Annie L. said...

I would add HENNA SOOQ as an amazing shopping and information resource for REAL hair/body henna and which country varieties perform best for which results (i.e., Yemeni vs. Persian or Moroccan).

http://www.hennasooq.com/usa-store/index.php?_a=viewCat&catId=7

Also for anyone with DRYNESS or BRITTLENESS after using henna, in my experience just like Rhassoul, it's essential to restore balance to my hair afterwards with an acidic rinse like ACV, lemon/lime, berries, banana or honey or Blue Malva herb.

amartianslove said...

I love doing henna treatments. I can expertly do it with dripping everywhere lol.
I always wanted to try Henna & Indigo, can i use it on my hair? Will the effects be apparent? I dont want my hair to go like brown or purple! lol

Ericka said...

@ Stephanie 11:25 AM…Thank you so much for this information about clarifying shampoo and to mix baking soda. I have had my ends trimmed 3 times since I did the big chop in January 2010 but my ends are still very dry and unruly. I only use heat when I deep condition my hair each week (covered with conditioner and a plastic cap). I just did a deep treatment with indirect heat and my ends feel and look like a brillo pad. I noticed last week while applying a protein treatment that my hair in the front along the hair line has broken off. Last night I was so upset and frustrated that I was contemplating cutting my hair (doing a 2nd big chop) and starting all over. I do use henna and Rhassoul clay on my hair regularly so these may be the culprits. Again thanks for the information I will defiantly give clarifying shampoo and to mix baking soda a try.

Anonymous said...

chi3 said....

you all should try Godrej Nupur Henna Mehandi 9 Herbs Blend. i have read so many positive comments and posts about it! it is SURPRISINGLY cheap! a pack contains 150g and is only for $3.99!!!!!!! i can't wait for my order to come in!
the best thing is that you don't have to waste extra time and money adding ayurvedic herbs because it's already in there. don't believe me? look it up for yourself :D
http://www.ayurnaturalbeauty.com/products/Godrej-Nupur-Henna-Mehandi-9-Herbs-Blend.html

DEF Ventures said...

Godrej Nupur henna is a very nice henna blend but if you like JAMILA BAQ henna try this Ebay listing, they charge $7.50 for 100g box and NO SHIPPING fee.
http://cgi.ebay.com/L-K-JAMILA-Henna-BAQ-Super-Sift-Summer-2010-/120711320360?pt=LH_DefaultDomain_0&hash=item1c1af49328

Anonymous said...

I have done a Jamila henna treatment probably a total of 4 times each time spaced out by about 2 months. Each time I did it I had major shedding that followed subsequently. My hair felt dry, had horrific texture and wasn't as spring/bouncy/curly as it normally is. I really want to like the henna treatment but I have come to the conclusion that it is just not for me and its time for me to move on.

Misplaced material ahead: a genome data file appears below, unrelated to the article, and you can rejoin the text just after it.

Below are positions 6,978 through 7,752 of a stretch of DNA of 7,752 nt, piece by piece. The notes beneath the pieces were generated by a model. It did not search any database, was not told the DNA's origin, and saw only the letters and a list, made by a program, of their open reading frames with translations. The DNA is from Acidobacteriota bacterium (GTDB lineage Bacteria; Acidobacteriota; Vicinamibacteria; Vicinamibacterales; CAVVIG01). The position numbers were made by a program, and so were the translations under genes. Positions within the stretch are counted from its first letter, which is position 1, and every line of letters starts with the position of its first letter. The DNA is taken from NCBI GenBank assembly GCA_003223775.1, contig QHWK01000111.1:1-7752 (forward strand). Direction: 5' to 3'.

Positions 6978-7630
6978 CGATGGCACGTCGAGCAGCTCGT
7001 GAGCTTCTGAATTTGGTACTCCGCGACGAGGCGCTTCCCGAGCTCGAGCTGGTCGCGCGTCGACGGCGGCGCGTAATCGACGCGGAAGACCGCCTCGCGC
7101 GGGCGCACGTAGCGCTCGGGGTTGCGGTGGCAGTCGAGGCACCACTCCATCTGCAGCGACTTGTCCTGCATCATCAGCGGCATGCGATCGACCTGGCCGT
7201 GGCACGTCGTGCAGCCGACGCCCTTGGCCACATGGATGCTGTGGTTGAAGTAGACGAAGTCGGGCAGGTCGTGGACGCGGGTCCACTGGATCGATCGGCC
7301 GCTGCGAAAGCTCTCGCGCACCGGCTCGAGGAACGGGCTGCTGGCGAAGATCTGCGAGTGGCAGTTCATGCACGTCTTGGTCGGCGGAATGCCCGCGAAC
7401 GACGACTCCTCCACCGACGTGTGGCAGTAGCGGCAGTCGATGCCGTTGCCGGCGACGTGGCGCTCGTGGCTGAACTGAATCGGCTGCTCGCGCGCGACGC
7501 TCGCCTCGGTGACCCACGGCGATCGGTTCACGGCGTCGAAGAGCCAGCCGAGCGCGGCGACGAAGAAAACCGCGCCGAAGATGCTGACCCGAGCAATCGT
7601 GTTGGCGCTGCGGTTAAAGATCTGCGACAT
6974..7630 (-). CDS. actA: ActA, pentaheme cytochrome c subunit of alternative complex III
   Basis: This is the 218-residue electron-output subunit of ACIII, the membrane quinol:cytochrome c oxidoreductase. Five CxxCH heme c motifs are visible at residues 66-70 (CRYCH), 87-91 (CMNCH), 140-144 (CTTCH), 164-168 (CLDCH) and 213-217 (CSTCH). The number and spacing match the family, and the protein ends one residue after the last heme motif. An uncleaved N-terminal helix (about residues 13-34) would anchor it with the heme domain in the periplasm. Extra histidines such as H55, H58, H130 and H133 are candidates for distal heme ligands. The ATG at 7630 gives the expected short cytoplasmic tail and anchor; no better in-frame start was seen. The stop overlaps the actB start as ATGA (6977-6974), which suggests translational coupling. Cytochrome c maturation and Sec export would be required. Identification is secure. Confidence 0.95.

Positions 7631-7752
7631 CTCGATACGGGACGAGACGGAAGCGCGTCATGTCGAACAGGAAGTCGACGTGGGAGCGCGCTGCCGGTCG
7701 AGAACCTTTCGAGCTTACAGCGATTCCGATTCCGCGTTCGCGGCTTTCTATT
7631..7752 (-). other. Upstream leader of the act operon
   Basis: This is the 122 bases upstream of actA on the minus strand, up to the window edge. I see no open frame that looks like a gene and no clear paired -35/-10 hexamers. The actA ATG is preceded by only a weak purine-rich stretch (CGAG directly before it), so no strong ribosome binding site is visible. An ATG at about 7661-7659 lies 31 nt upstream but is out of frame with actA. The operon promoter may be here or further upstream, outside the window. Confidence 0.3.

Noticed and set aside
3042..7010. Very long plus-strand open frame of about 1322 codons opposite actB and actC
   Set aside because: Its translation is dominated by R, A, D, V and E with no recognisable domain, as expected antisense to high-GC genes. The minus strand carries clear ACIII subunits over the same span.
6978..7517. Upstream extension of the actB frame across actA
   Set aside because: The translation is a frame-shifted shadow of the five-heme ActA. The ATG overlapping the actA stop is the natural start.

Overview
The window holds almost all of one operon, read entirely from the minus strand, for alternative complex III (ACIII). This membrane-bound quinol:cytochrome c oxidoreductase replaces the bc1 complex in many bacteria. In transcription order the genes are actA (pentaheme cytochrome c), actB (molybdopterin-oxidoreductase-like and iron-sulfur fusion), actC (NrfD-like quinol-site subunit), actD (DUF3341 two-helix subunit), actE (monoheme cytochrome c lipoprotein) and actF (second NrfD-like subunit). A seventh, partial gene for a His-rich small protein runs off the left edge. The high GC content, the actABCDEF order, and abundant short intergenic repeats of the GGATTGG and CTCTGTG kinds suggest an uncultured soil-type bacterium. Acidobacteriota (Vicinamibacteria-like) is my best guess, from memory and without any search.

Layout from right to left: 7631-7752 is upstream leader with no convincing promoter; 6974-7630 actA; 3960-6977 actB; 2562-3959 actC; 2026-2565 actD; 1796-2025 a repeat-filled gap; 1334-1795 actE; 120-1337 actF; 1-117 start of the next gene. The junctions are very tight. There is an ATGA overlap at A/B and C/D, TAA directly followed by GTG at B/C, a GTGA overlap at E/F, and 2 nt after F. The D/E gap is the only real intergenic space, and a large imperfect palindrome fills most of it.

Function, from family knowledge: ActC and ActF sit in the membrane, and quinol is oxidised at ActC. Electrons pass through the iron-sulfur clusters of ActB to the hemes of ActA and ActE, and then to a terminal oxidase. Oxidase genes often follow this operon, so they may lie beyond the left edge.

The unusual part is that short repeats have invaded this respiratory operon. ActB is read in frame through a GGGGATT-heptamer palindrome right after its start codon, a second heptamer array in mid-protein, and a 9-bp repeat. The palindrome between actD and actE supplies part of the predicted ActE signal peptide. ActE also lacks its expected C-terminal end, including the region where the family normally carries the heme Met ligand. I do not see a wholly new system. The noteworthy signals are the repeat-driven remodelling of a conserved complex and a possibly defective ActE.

Anonymous said...

I have done three henna treatments in three months using the Jamila 2009 crop. Unfortunately I am experiencing severe breakage and thinning. The first application was beautiful. I did not think that applying henna every 4-5 weeks would be harmful to my hair. I followed the how to henna instructions to the letter. The breakage at the crown of my head is down to the scalp and continues to break daily.

Is it too late to clarify? I have washed and deep conditioned several times. I do not have long hair to begin with, but at least it was healthy before the henna. I wanted to be a henna head now I have lots of product and no use for it.

RW

Anonymous said...

http://www.youtube.com/user/SSBlissfulBeauty?feature=mhee

Here's a video on Henna its pretty short, but its helpful.

Anonymous said...

I hate the henna bars from LUSH! They have coffee grounds in them and after a henna treatment it takes FOREVER to get all the grounds out! I've even picked grounds out after numerous washes weeks later! Such a pain!

JazzFest said...

@CurlyNikki: only Caca Rouge has lemon juice in it the other henna bars don't.

@ Anon on July 30. It is only the Caca Brun that has the coffee grounds...maybe the Caca Marron or Caca Noir might be okay (i.e. no coffee grounds)


Are there any type 4 with TIGHT coils who have tried henna? I wanted to do a henna/indigo treatment to colour my hair but I don't desire any curl loosening (actually that would be a reason for me to avoid henna...). I have read that the curl loosening mostly happens for type 3 curls, can anyone give their experience with this?

Thanks!

Anonymous said...

Just did my first henna from lush fingers are crossed.but what a mess!

Jenny Carrington said...

Henna gives hair natural colour and very useful for health hair.

QUALITY SERVICES said...

Nice post, I bookmark your blog because I found very good information on your blog, Thanks for sharing more informatiom
http://goo.gl/tGqfRs

Post a Comment

Related Posts Plugin for WordPress, Blogger...